MVP (Minimum Valuable Product) & How to Evaluate Your Business Idea?
Have you just come up with a cool business idea? Good news is, it can bring you millions of dollars. While bad news is, launching its full-scale development could be a fatal mistake.
According to Harvard Business School, each year over 30,000 new consumer products are launched, while 95% of them fail. You can see roughly the same situation in B2B. So, how to avoid that?
The answer is testing your idea on the market with an MVP. Today we will go into detail about:
- What MVP stands for;
- Why an MVP stage is a must;
- How to create a minimum valuable product.
What Does MVP Stand for?
The abbreviation stands for a minimum valuable product. Here’s the MVP definition — it’s a minimum viable version of a product that allows you to test your ideas, evaluate the market, and get meaningful feedback from users to understand their needs.
This can be a minimal landing page, an online store with limited functionality, an application with just a couple of functions, and so on.
MVP is by no means a raw product made in a hurry. It takes a minimum of time to develop, and contains only key functions, whose relevance should be assessed by real users.
Why MVP Is a Must?
The MVP concept allows you to shorten the project launch time by creating only the necessary functions and start getting real customers’ feedback on your product.
An MVP stage reduces development costs and also reduces the risks of financial failure as a result of undesirable product delivery to the market.
When you get enthusiastic over your business idea, it is very easy to get carried away and plunge into the creation of an ideal product from your point of view and working on it for many months. But after you spend months and thousands of dollars, it may turn out that no one needs your product. MVP will save you from this.
That’s why you really need to build MVP to avoid your startup failure as well as save your money and time.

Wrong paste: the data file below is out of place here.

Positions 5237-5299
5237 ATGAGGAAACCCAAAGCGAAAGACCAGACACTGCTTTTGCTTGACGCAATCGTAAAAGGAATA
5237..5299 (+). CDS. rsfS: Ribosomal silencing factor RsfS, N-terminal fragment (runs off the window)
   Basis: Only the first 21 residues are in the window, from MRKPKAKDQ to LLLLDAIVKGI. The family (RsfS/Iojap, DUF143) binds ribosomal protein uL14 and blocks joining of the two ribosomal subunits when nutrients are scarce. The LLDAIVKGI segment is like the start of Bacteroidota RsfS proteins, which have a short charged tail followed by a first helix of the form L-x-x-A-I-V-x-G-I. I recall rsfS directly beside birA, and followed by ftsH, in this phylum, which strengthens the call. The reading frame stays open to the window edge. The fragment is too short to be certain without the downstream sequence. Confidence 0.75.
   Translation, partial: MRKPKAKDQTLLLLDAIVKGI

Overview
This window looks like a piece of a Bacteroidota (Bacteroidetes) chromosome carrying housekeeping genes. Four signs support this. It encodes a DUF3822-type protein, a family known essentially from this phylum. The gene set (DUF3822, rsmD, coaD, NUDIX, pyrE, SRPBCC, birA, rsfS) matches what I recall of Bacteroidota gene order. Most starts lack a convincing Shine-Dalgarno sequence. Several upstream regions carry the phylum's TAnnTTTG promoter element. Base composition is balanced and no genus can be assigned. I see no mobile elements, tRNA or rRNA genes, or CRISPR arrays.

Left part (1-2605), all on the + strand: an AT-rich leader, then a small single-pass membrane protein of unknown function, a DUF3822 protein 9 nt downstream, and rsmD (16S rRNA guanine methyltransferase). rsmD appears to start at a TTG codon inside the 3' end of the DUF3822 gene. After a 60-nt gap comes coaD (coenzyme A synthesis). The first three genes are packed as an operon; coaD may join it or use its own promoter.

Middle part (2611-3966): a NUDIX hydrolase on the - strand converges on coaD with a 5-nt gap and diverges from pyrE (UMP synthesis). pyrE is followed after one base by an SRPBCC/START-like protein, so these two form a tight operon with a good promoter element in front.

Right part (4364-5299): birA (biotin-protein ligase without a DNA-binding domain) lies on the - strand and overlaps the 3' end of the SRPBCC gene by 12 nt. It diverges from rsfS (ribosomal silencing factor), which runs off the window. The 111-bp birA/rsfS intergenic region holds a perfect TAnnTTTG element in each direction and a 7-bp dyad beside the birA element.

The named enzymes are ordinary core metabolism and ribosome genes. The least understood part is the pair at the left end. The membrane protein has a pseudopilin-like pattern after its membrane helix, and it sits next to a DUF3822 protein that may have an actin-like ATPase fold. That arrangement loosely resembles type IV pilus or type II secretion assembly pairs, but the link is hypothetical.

Step-By-Step Guide To Plan A Minimum Viable Product
To create an MVP, you should first do the groundwork: define the criteria, make a plan, identify the features of the product you will create, etc. Follow our step-by-step plan below to learn more about all these stages.
1. Identify Your Business Needs
You must understand what kind of product you are creating and for whom — your target audience. Answer yourself clearly to the question “Why are we making this product?” Define long-term goals, write them down, and set criteria by which you can understand how successful your product is.
2. Map Out Your Users Journey
A user journey is a path that your customers go through when interacting with your product. It should be logical and understandable.
While developing your user journey map, you get a ready-made guide with specific content and design requirements. You need to understand what customers want from your product and what they’ll gain as a result of using it. It’s very important.
- Determine who your users are.
- Define the end goals.
- Determine what actions your user must take to achieve the end goal.
Next, for each action, you need to design a so-called “pain and gain” map. To do this, write down what barriers your users may encounter and what are the gains for each action.
Summarize this data and describe how you can solve user problems with your product. This will give you the opportunity statements.
3. Decide What Features You Will Develop on the MVP Stage
Use opportunity statements to determine which features are important for your MVP. Provide a breakdown of these features and include them in the product roadmap. Prioritize which features you will focus on first. To do this, you can use a prioritization matrix or any other method you like.
4. Start Developing Your MVP
Get started developing your MVP. Check your plan from time to time. Also, remember that the development process shouldn’t take long. It will be tempting to add a couple more features to your MVP, but stay away from that.
On the MVP stage, your goal is to create a minimum viable product in order to simply test your idea. So don’t waste too many resources and don’t try to add all the cool features you want to have in the final product.
Things to Remember When Working on Your MVP
Before starting the MVP development and launching it on the market, there are some important points to consider:
- Don’t waste too much money and effort. MVP is needed just to reduce the time and resources to quickly test your business idea. Take the shortest path for this.